Mean ± SD age was 37.6 ± 14 years. They were treated with either GM-CSF (Molgrastim, Novartis, Basel, Switzerland) at a dose of 250 mg/m2/day or G-CSF (Filgrastim, Roche, Basel. Switzerland) at a dose of 5 mg/kg/day subcutaneously for a period of 5-7 days for stem cells mobilization. Ten ml of blood was removed in a heparinized tube before treatment with CSF and another sample of 10 ml blood was obtained one day after the last injection of haematopoietic growth factor. Total leucocytes count (TI.C) was checked on a Coulter Counter in both the samples. From these samples white blood cells were removed using 3% dextran. Cytoplasms of white blood cells were prepared as described previously8. These cytoplasmic samples were analyzed for active DHFR by using methotrexate-binding assay12 and for total immunoreactive DH FR by enzyme-linked immuno­sorbent assay13 using antiserum that had previously been defined8. The concentration of IRE in these cytoplasmic samples was obtained by subtracting the concentration value of active DHFR from the value of total immunoreactive DHFR. The protein concentration was determined by the method of Lowry et al14.
Nine normal healthy subjects who were matched for age were also included as placebo controls. Two samples of blood (10 ml each) were obtained (one sample on day I before placebo treatment and another one on day 8) from these controls. Both the samples were analyzed for TLC. White blood cells were removed, cytoplasrns were prepared and analyzed for active DHFR and IRE as mentioned above. The values for TLC, DHFR and IRE are expressed as means ± SD. Statistical analysis of the data was carried out by using Student’s t-test. The level of statistical significance was P<0.05.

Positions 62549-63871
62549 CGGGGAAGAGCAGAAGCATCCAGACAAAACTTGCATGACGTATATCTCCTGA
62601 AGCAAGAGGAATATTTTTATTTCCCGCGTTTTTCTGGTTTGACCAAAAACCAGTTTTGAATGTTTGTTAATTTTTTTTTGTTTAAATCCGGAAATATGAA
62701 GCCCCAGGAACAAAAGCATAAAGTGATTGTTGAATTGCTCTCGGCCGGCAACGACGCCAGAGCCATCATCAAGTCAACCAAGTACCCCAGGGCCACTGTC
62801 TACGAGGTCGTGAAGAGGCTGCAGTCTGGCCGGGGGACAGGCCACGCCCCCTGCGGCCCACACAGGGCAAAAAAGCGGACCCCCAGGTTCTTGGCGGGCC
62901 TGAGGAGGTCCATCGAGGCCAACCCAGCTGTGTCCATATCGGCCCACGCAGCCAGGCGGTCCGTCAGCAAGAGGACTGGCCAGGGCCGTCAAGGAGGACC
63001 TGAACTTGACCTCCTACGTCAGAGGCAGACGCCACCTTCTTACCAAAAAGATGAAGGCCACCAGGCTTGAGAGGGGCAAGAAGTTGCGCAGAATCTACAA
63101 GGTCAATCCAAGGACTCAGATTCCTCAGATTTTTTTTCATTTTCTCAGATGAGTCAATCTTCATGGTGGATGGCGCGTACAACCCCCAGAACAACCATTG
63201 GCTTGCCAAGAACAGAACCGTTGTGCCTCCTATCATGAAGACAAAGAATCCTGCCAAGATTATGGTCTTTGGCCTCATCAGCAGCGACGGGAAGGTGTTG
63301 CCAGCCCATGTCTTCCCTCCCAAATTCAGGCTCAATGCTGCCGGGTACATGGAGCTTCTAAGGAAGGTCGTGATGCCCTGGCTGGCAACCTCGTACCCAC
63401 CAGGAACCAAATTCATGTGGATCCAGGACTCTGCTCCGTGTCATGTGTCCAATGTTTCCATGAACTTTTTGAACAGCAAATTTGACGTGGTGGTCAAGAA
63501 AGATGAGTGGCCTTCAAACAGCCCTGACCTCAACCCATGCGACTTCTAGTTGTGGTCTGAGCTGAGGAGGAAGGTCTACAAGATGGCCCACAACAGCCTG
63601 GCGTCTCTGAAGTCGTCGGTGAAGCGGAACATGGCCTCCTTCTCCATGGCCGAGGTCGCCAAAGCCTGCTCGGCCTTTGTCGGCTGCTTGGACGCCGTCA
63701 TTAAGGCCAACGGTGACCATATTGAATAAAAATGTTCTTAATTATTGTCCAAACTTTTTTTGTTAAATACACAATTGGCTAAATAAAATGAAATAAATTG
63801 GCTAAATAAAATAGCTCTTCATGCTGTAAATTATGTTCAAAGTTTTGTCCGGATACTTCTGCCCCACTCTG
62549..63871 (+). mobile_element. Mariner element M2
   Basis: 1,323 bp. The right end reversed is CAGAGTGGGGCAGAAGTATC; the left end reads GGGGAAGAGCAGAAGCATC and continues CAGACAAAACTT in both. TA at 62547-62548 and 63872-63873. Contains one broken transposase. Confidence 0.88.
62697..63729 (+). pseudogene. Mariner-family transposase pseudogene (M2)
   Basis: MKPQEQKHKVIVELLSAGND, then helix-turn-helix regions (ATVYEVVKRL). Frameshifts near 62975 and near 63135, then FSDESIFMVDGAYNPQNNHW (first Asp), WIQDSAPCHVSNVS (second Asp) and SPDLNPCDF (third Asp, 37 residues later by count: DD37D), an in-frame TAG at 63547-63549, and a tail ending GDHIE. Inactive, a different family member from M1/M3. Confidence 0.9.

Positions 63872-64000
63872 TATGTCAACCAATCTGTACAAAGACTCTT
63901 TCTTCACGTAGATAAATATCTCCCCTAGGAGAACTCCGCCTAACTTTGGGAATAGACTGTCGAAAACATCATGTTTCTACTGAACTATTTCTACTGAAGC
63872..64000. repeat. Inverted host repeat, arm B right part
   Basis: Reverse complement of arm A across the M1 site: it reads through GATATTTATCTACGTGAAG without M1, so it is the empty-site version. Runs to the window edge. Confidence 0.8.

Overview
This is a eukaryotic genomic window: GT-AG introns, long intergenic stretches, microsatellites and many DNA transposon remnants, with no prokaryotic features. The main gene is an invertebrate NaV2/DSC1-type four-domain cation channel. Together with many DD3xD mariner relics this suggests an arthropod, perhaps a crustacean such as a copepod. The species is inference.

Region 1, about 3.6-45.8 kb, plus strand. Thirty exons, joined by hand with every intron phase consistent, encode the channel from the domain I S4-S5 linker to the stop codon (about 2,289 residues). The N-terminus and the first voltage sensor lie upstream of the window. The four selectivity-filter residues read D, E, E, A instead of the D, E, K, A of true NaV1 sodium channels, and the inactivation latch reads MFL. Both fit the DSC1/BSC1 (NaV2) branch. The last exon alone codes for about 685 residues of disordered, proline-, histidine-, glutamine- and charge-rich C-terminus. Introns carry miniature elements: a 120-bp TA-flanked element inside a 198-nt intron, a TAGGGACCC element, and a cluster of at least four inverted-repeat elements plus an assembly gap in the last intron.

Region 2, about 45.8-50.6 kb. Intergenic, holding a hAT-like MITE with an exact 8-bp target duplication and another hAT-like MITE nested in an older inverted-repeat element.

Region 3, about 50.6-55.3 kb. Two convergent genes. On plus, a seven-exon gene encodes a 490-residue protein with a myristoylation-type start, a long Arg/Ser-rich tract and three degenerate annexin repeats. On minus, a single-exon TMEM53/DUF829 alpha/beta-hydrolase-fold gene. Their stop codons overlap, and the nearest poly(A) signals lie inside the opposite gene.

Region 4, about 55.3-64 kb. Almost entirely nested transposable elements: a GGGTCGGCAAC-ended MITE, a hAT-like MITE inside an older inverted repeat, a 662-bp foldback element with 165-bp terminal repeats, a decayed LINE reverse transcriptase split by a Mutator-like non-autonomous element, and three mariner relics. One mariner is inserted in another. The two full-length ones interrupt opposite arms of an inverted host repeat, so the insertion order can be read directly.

Figure 1 is a representative diagram, which shows the effect of GM-CSF on concentration values of IRE and active DI-IFR in leucocyte cytoplasm and on TLC in peripheral blood of a patient with germ cell tumor. It should be noted that this patient had neutropenia due to prior chemotherapy, which resolved after two doses of GM-CSF. As shown in the left side of the Figure, there was an increase in TLC, active DHFR and IRE, while the GM­CSF was being administered. However, the increase was not pronounced (especially in the concentration of active DHFR) when the treatment was discontinued upon resolution of neutropenia. When GM-CSF was administered again for 6 days (as indicated in the right side of Figure 1)

to mobilize the stem cells, there was a sharp increase in concentration values of both DHFR and IRE. The graph as a whole shows a close correlation between the increase in the levels of multiple forms of DHFR and TLC.